I believe it is call or spelled "parry" In what we do there is no blocks they may stop the weapon from hitting you and end up hurting the attacker. It all comes down to terminolgy, you can call it what ever you want. I have done palm blocks /parry that have left the attacker rubbing his arm after hitting some nerve points.
Bob :asian:
 
B

Big Guy

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The upward block is the only block that has an angle of deflection. The inward, outward and downward all have an angle of incident. A pairie has a riding force, it redirects with no intent of hurting. I myself believe that all blocks should do damage so thereforeI actually consider all my blocks strikes. Jeff
 
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fissure

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Parry- you're right:asian:
I knew I should have'nt gone with Big guy's spelling. I think wild horses run around on the word we were using.
 
F

fissure

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I myself believe that all blocks should do damage so thereforeI actually consider all my blocks strikes
Now I understand the last sentence of your first post.Many people don't put the same snap(impact) into their blocks as they do their strikes.
 
R

Rainman

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Originally posted by Big Guy

There is no such thing as a palm block. You would consider that a pairie. A block is the intent to stop a weapon in motion with the intent of doing no harm. A strike is considered to stop a weapon in motion or not with the intent to do harm. Jeff

Block set I. Heel palm pushdowns. There is the palm block and they are all over the system. They are particularly usefull in range 3 moving to 4 during "street freestyle" training. Can't tell me they don't exist I use them daily with either the heel of the palm or the whole thing depending on target etc.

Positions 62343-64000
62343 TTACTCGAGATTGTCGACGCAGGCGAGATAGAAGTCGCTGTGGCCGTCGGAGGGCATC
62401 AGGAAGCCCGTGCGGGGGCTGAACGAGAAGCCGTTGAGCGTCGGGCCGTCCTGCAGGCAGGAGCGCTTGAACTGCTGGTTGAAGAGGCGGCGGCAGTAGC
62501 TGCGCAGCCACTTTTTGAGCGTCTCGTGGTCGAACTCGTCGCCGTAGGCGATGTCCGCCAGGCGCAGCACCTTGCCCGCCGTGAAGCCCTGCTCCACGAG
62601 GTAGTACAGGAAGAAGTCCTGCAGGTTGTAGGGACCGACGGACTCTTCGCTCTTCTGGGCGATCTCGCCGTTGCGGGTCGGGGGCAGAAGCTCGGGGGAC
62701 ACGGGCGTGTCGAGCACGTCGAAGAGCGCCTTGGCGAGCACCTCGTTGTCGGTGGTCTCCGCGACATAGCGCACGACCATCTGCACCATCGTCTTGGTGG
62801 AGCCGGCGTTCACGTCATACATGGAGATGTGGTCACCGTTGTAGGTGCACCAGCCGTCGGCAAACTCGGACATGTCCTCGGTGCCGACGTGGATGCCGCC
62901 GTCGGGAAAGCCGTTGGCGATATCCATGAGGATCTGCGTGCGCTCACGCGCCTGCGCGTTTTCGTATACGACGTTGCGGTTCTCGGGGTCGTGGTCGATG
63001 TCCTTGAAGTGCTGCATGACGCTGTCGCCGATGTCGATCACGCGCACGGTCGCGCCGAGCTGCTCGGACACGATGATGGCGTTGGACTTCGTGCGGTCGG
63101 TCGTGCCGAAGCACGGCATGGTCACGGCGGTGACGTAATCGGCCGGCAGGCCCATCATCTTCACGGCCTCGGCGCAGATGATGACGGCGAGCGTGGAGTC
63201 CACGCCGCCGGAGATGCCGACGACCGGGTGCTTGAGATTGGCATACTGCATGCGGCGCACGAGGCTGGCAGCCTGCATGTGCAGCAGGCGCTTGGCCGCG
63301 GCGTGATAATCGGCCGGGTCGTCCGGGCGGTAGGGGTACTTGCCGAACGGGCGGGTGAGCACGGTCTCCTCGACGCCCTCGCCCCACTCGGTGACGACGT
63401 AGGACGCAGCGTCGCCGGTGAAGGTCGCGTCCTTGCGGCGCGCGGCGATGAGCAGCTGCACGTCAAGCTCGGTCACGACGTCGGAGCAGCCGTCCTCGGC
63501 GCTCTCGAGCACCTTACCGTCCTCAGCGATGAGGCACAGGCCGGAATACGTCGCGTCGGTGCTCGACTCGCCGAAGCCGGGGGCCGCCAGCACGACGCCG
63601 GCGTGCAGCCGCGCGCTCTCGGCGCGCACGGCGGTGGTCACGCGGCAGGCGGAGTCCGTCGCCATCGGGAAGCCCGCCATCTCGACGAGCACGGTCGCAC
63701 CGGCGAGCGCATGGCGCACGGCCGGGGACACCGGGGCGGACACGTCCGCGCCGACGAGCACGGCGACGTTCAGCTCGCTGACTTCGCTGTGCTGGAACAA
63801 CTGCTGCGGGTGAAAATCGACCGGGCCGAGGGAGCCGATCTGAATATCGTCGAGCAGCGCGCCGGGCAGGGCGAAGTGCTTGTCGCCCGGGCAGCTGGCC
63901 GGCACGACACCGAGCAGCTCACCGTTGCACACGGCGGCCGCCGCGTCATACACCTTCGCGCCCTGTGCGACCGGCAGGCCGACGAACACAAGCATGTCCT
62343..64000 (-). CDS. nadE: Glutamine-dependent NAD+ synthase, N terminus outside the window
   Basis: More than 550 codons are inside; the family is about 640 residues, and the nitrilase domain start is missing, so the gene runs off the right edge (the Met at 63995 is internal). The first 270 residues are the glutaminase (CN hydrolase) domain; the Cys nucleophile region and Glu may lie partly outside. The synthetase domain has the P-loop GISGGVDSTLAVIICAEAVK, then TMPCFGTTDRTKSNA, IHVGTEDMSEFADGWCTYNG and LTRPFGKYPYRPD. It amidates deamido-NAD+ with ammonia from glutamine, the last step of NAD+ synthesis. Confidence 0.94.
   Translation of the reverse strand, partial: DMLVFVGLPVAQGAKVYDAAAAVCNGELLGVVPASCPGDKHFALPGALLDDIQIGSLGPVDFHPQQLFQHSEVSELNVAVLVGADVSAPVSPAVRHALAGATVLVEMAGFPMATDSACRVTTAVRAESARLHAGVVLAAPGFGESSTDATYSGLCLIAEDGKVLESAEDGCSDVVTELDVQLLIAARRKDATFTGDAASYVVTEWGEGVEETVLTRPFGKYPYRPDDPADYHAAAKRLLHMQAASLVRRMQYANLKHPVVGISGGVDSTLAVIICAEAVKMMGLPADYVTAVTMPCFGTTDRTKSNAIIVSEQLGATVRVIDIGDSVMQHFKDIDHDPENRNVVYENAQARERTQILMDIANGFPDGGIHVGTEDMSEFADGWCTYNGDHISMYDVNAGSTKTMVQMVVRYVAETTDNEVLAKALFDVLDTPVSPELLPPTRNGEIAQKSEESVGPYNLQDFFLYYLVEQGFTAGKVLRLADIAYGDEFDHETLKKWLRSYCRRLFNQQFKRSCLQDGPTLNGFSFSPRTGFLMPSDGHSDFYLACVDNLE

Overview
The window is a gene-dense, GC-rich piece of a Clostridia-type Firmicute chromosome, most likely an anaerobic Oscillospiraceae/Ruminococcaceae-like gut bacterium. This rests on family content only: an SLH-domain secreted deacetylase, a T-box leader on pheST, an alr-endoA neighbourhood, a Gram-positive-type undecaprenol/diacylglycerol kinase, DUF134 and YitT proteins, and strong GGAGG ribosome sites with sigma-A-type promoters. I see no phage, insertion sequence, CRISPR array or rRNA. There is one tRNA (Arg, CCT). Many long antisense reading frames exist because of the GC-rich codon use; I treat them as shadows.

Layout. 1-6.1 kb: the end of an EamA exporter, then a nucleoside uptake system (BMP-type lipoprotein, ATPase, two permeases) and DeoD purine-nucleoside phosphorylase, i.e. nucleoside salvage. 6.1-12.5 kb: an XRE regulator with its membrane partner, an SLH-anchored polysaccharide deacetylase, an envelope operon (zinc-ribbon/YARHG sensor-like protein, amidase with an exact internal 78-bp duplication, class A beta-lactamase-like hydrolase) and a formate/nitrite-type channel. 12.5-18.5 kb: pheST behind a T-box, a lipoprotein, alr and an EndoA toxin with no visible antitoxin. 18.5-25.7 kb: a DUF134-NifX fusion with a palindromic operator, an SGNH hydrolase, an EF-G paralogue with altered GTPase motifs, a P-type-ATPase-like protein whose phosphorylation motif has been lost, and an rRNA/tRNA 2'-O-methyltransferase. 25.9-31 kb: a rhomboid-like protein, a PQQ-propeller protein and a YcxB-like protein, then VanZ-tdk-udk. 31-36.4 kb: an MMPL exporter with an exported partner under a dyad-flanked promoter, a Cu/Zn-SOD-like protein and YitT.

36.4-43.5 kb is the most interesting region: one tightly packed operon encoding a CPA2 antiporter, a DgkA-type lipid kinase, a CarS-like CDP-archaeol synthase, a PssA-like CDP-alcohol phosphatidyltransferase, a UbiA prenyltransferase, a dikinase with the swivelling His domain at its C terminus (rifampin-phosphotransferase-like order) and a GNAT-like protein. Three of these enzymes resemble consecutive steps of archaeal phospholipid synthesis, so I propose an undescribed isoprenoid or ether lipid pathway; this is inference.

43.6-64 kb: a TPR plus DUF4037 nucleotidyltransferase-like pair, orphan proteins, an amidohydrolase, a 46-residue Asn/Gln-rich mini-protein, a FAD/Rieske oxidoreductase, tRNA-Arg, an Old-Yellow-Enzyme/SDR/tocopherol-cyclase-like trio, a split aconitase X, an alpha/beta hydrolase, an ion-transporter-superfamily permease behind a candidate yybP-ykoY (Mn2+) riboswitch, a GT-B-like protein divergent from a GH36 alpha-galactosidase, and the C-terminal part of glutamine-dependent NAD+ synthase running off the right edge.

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If linear motion should be met with circular motion, and circular motion should be met with linear motion, why are we taught to palm block jabs and crosses?
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Where the line ends the circle begins. Inside the arm or outside the arm? Above the elbow or below the elbow? Usage is in the eye of the beholder... just another tool for you to consider and use if you need it.
 

Doc

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Originally posted by Big Guy

The upward block is the only block that has an angle of deflection. The inward, outward and downward all have an angle of incident. A pairie has a riding force, it redirects with no intent of hurting. I myself believe that all blocks should do damage so thereforeI actually consider all my blocks strikes. Jeff

If you are speaking of American Kenpo, you are mistaken in your use of the terms "incidence" and "deflection."
 

Doc

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Originally posted by Kempojujutsu

We use a palm block for a jab and or cross. Main reason so we can grab the attack limb so we can apply are jujutsu techniques. If their hand is closed that is one more movement that has to be done before grappling (stand up version).
Bob:asian:

I've never known anyone who could "grab" a properly executed jab.
 

Robbo

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I would think that at the speed a jab is exected that you would be lucky to slip or parry, but to block and cause damage to the limb.....man you'd have to be on your game to do that. I'd rather duck the head and let them hit you on the top of the head (provided that the face is the target for the jab).

Rob